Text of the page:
Osama hiding in Pakistan: CIA chief
Osama bin Laden and his deputy Ayman al-Zawahiri, the world's most wanted terrorists, are hiding "inside Pakistan", CIA chief Leon Panetta has said and claimed that aggressive US operations against Al-Qaeda have disrupted its ability to plan sophisticated attacks.world Updated: Mar 18, 2010 19:25 IST
Osama bin Laden and his deputy Ayman al-Zawahiri, the world's most wanted terrorists, are hiding "inside Pakistan", CIA chief Leon Panetta has said and claimed that aggressive US operations against Al-Qaeda have disrupted its ability to plan sophisticated attacks.
Panetta said the US spy agency does not know precisely where bin Laden and al-Zawahiri are hiding, but his officials believe the two are inside Pakistan, "either in the northern tribal areas or in North Waziristan, or somewhere in that vicinity."
While there have been no confirmed sightings of either bin Laden or al-Zawahiri since 2003, the continued pressure on them increases the opportunities for catching one of them or both, Panetta said.
"We thought that the increased pressure would do one of two things: that it would either bring them out to try to exert some leadership ... or that they would go deeper into hiding," he said.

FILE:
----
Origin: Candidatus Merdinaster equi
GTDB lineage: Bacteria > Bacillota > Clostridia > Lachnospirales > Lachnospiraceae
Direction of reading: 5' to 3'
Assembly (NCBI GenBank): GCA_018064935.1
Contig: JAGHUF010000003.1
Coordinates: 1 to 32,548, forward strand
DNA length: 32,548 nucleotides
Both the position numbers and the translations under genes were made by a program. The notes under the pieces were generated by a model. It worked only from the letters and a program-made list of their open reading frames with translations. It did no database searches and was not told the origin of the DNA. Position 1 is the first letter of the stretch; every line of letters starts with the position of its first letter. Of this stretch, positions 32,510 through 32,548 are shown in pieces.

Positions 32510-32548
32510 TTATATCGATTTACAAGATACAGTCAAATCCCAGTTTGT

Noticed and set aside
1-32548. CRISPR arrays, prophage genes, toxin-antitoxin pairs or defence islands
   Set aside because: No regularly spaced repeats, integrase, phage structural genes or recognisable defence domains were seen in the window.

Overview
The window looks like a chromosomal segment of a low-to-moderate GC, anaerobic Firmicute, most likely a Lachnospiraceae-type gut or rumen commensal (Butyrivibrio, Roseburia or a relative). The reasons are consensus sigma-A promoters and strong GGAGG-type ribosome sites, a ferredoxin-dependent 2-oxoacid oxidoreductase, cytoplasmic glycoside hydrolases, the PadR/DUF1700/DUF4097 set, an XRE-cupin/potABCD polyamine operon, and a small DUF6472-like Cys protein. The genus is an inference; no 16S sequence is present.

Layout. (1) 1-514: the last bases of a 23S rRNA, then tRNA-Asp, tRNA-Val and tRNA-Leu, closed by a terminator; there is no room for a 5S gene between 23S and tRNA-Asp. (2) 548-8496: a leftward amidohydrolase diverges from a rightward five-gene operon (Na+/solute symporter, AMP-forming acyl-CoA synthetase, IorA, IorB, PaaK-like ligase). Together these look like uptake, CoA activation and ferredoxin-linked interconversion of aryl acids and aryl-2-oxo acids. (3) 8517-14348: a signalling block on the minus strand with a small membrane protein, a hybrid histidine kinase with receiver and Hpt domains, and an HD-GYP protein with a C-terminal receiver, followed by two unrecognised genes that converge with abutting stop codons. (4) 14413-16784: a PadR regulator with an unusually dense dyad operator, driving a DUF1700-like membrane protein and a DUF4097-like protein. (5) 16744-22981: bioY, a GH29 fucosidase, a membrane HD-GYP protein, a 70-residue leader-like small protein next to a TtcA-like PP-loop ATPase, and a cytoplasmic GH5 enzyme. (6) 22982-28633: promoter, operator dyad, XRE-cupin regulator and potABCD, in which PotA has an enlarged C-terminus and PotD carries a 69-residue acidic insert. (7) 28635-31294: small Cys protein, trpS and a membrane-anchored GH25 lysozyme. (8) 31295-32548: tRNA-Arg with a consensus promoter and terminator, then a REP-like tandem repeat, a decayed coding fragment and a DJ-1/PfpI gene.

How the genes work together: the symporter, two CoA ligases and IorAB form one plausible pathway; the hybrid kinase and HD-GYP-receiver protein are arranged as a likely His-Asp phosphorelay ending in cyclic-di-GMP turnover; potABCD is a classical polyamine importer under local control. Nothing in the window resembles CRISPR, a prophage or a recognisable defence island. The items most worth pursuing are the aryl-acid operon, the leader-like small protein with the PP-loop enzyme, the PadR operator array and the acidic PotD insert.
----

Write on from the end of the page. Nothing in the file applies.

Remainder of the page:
"And so far we think they are going deeper into hiding," Panetta said in an interview to 'Washington Post'.
Reflecting on his 13 months at the helm in the CIA, Panetta made no prediction about the fate of bin Laden who has eluded a worldwide manhunt for nine years.
But he claimed that so profound is al-Qaeda's disarray that one of its lieutenants, in a recently intercepted message, pleaded with bin Laden to come to the group's rescue and provide some leadership.
The US operations against the outfit "are seriously disrupting al-Qaeda," Panetta said. "It's pretty clear from all the intelligence we are getting that they are having a very difficult time putting together any kind of command and control, that they are scrambling. And that we really do have them on the run."
Senior Obama administration officials this week gave sharply different views on how bin Laden would be dealt with if he fell into US hands.
Gen Stanley A McChrystal, the commander of US and NATO forces in Afghanistan, said on Wednesday that the military would "certainly" try to capture bin Laden alive and "bring him to justice."
A day earlier, Attorney General Eric H. Holder Jr told a congressional panel that bin Laden would never go on trial in the United States because the chances of him being caught alive are "infinitesimal."
He predicted flatly that bin Laden will be killed - either by US forces or by al-Qaeda operatives determined to prevent him from being captured.